Beverly Prestwood-Taylor

Beverly has spent a lifetime acquiring the varied experience, skills and training to facilitate healing from trauma. Her undergraduate degree in science from Bucknell University, Master of Divinity from Boston University and her Doctor of Ministry degree in community healing from trauma from Hartford Seminary, provide the academic foundation for her work as Executive Director and co-founder of the Brookfield Institute. Beverly has conducted numerous trainings in trauma healing in the United States and Latin America.  She has worked with people from a wide cross section of trauma recovery including returning veterans, populations affected by natural disaster, communities recovering from political oppression and congregations in the wake of pastoral misconduct. 

Involved in connecting incarcerated men and women with the wider society in programs in Muncy, PA, Framingham, MA, and Jackson and Kalamazoo, MI, Beverly has worked in the field of restorative justice since its inception.  Her paper Restorative Justice Approaches to Clergy Misconduct inspired a radically new approach in the Massachusetts Conference of the United Church of Christ. Additionally, Beverly is schooled in Community Conflict Mediation and Training through Plowshares Institute in Hartford, CT, and is a certified trainer with the STAR program at Eastern Mennonite University in Harrisonburg, VA. Beverly is an ordained pastor with the United Church of Christ and has served congregations in Michigan and Massachusetts.

Karen Nell Smith

Karen Nell Smith received her Doctor of Ministry at Hartford Seminary with a focus on conflict transformation and interfaith dialogue and has been a member of the Building Abrahamic Partnerships facilitation team since 2007.  She holds certificates in mediation and conflict transformation skills from the Lombard Mennonite Peace Center, and in trauma healing through Eastern Mennonite University’s Strategies for Trauma Awareness and Resiliency program (STAR 1).  Committed to growing resilience in communities through learning new ways to respond and relate in the midst of conflict and trauma, she is Program Director of Interfaith Engagement and a founding member of the Brookfield Institute.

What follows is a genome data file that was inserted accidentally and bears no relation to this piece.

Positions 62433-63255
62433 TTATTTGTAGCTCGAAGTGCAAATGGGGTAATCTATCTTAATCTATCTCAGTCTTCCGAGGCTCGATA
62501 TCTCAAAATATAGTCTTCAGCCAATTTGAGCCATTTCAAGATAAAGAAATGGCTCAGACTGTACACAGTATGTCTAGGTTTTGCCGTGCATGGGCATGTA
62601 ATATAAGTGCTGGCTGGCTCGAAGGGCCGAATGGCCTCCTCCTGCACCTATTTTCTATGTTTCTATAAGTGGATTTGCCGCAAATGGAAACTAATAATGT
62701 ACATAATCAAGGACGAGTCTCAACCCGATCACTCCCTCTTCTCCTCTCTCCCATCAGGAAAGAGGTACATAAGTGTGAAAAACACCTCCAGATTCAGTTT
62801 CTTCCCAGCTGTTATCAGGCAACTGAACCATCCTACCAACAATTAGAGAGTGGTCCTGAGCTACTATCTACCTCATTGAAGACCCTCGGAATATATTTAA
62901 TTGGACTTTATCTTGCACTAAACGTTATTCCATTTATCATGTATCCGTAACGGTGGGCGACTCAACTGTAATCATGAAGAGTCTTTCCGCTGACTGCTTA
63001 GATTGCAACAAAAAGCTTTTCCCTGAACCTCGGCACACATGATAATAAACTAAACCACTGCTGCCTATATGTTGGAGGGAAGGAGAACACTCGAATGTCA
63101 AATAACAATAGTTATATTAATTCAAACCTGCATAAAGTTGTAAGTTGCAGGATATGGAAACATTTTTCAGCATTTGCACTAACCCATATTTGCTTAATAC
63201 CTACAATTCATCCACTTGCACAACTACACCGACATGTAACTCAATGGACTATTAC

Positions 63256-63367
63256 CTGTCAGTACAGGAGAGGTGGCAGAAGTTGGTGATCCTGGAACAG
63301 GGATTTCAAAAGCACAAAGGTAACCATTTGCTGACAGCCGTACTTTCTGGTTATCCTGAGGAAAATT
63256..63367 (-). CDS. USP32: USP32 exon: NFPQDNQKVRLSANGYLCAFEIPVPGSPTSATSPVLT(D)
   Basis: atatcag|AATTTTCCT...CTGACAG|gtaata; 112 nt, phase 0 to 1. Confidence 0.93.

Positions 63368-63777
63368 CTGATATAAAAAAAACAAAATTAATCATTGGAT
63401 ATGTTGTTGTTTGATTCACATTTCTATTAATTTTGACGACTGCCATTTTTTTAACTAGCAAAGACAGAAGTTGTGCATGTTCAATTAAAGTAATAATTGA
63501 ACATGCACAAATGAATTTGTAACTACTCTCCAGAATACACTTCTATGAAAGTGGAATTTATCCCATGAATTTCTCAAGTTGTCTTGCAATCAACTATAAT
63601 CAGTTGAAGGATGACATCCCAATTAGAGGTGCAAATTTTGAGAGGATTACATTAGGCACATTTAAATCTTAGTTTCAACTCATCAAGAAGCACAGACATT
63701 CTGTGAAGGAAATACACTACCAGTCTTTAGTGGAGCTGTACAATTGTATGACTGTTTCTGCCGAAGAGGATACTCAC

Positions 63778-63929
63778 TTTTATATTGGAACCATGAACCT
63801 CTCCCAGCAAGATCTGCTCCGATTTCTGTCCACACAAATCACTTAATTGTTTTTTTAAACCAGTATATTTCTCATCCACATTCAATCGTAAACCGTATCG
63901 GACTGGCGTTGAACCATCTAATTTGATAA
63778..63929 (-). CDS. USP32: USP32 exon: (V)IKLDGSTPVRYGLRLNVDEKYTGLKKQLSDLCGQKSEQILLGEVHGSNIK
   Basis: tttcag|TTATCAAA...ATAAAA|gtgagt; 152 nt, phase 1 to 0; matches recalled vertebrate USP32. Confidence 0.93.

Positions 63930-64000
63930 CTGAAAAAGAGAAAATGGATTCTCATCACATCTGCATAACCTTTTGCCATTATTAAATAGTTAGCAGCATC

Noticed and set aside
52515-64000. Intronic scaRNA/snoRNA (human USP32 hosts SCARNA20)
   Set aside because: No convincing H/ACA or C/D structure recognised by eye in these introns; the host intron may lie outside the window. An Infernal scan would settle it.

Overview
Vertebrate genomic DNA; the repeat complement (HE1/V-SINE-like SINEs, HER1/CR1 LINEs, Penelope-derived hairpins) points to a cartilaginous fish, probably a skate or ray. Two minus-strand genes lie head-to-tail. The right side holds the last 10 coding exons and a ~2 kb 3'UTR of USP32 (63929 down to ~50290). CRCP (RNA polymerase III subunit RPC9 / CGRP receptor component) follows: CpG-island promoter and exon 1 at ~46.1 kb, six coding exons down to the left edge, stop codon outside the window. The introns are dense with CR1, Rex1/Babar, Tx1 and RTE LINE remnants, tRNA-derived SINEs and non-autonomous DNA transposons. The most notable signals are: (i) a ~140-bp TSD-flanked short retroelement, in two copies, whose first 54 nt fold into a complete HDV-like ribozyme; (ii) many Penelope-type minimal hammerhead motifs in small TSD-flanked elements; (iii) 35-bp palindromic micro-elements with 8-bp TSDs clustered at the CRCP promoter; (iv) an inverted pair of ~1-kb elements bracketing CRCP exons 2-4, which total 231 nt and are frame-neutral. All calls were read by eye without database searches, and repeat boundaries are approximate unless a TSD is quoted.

In 2000, Karen Nell and the Rev. Dr. Beverly Prestwood-Taylor created the Walking in the Way program for churches in transition or turmoil. For the past twenty years, she has assisted faith-based organizations representing a number of denominations and traditions throughout New England by providing facilitation and training as they work through issues of conflict, engage in discernment and visioning, or seek to strengthen their peacemaking skills as communities of faith. Karen Nell received her B.A. from Mary Washington College and received a Master of Divinity degree from Andover Newton Theological School, where she has also served as a member of the adjunct faculty teaching conflict management and communication. She is ordained in the United Church of Christ and is presently serving as pastor of the Congregational Church of Christ, UCC, in North Leominster, MA.

Peter Wells

 

A church consultant, coach and social justice advocate, Peter is Associate Program Director of the Walking in the Way program at the Brookfield Institute.  He recently ended 11 years as an Associate Conference Minister with the Massachusetts Conference of the United Church of Christ.  His time with the conference allowed him the opportunity to work with over 170 congregations and hundreds of pastors and lay people.  He also was the coordinator of the conference’s justice and witness programming.  He leaves conference work with lessons and insights on what it takes to nurture and maintain a vital congregation.  

Prior to coming to Massachusetts, Peter pastored the new church start New Ark UCC in Newark Delaware for nearly 18 years.  His experience taught him what it takes to grow a church, and he discovered that the work of justice is a boon not a hindrance to church vitality.  During this time Peter also was a consultant working to support the development of the UCC Justice and Peace Action Network.  Ordained in 1974 Peter served two congregations in Massachusetts and Connecticut and was a community organizer in Hartford, CT.